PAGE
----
Upland cotton production is forecast at 17.4 million 480-pound bales, up 2 percent from last month but down 17 percent from last year. Growers in the Southeast are expecting lower production than last month.
However, in the Delta and Southwest regions, producers are expecting higher production than last month with record yields forecast in Louisiana, New Mexico, Oklahoma, and Texas.
American-Pima production is forecast at a record high 775,500 bales, down 2 percent from last month but up 1 percent from last year.
American-Pima harvested area is expected to total 289,000 acres, unchanged from last month but down 11 percent from 2006.
Peanut production is forecast at 3.42 billion pounds, down 1 percent from last year's crop but up 3 percent from last month. Area for harvest is expected to total 1.19 million acres, unchanged from September but down 2 percent from last year.
Yields are expected to average 2,873 pounds per acre, up 70 pounds from last month and up 10 pounds from 2006. Production in the Southeast States (Alabama, Florida, Georgia, Mississippi, and South Carolina) is expected to total 2.44 billion pounds, up 3 percent from September but down 3 percent from last year's level.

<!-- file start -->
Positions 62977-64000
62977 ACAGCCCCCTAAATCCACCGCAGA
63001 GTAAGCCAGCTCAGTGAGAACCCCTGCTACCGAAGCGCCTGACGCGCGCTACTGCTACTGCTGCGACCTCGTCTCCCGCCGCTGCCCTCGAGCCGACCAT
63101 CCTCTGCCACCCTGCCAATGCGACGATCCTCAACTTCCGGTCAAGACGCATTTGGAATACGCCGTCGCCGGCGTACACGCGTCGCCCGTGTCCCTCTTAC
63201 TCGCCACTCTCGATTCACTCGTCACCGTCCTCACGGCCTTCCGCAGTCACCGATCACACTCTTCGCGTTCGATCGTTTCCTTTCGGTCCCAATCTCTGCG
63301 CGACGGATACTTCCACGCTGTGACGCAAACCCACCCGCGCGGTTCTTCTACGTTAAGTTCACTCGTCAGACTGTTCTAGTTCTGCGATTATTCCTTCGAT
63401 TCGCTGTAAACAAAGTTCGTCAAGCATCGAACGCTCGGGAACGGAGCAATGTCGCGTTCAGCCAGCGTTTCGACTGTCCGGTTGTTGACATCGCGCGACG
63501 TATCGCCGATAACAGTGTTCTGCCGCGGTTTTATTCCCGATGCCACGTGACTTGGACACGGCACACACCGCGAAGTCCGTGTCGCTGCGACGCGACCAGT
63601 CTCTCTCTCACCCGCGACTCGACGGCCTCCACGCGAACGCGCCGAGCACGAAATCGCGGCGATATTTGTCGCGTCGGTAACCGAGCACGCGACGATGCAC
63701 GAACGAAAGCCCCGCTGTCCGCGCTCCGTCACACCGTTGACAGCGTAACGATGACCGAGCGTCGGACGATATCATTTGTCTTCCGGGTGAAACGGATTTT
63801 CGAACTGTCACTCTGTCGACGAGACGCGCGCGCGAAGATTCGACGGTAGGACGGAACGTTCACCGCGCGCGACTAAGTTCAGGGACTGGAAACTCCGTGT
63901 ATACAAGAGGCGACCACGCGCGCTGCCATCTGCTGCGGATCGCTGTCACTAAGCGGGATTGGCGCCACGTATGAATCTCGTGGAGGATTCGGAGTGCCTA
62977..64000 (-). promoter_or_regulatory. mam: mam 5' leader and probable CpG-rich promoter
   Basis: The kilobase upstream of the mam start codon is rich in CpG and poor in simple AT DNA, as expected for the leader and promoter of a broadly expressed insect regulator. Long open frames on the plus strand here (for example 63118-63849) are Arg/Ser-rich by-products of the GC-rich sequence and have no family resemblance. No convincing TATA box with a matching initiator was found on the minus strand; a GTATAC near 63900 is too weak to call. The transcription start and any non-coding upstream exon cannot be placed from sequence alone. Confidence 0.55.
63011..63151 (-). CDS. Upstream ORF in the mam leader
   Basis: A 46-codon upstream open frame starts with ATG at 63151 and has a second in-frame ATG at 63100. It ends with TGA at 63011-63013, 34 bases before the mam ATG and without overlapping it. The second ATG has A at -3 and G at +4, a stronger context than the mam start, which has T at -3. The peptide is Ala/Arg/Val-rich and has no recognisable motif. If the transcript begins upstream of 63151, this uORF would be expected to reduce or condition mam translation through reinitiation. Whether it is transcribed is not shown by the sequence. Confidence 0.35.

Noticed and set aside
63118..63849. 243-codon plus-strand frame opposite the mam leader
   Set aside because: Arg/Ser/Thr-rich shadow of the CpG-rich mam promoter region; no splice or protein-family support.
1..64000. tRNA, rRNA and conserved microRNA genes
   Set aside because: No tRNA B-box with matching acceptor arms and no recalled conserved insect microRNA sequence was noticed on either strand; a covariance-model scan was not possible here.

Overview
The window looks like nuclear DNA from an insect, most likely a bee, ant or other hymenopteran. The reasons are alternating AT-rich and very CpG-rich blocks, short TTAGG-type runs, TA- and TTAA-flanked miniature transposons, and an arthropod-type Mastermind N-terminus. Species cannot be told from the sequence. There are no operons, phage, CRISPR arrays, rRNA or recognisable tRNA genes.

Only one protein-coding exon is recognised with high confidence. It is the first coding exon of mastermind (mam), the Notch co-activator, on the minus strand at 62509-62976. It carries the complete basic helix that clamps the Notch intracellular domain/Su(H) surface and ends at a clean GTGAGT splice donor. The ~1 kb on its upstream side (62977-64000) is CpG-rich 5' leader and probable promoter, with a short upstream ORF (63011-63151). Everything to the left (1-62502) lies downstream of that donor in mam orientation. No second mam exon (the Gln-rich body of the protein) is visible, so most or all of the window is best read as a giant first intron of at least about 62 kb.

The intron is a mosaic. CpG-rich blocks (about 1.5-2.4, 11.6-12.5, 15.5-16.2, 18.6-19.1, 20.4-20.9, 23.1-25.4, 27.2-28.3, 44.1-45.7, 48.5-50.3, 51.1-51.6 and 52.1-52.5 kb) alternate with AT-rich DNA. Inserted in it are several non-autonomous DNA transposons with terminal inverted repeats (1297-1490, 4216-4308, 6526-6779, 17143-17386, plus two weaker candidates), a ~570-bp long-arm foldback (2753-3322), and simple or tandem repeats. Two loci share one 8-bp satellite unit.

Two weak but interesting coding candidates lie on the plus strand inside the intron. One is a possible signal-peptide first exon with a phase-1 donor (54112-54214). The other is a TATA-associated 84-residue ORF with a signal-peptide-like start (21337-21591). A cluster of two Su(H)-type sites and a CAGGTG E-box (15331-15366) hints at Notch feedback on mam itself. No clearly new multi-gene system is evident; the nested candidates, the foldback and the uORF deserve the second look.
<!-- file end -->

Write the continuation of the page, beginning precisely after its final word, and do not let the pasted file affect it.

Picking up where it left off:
Expected acreage for harvest, at 866,000, is unchanged from September but down 7 percent from 2006. Yields in the region are expected to average 2,819 pounds per acre, 75 pounds above last month and 109 pounds above 2006.
As of Sept. 30, peanut harvest was 12 percent complete in Alabama, 25 percent complete in Florida, and 5 percent complete in Georgia. Alabama and Georgia lagged their 5-year averages by at least 17 percentage points, while Florida lagged its 5-year average by 10 points.
Peanut harvest in South Carolina, at 21 percent complete, was closer to normal, but still lagged its 5-year average by 4 points. Virginia-North Carolina production is forecast at 263 million pounds, up slightly from September but down 19 percent from 2006.
Expected acreage for harvest, at 113,000, is unchanged from September but up 12 percent from last year. Yield is forecast at 2,326 pounds per acre, up 7 pounds from last month but down 874 pounds from 2006.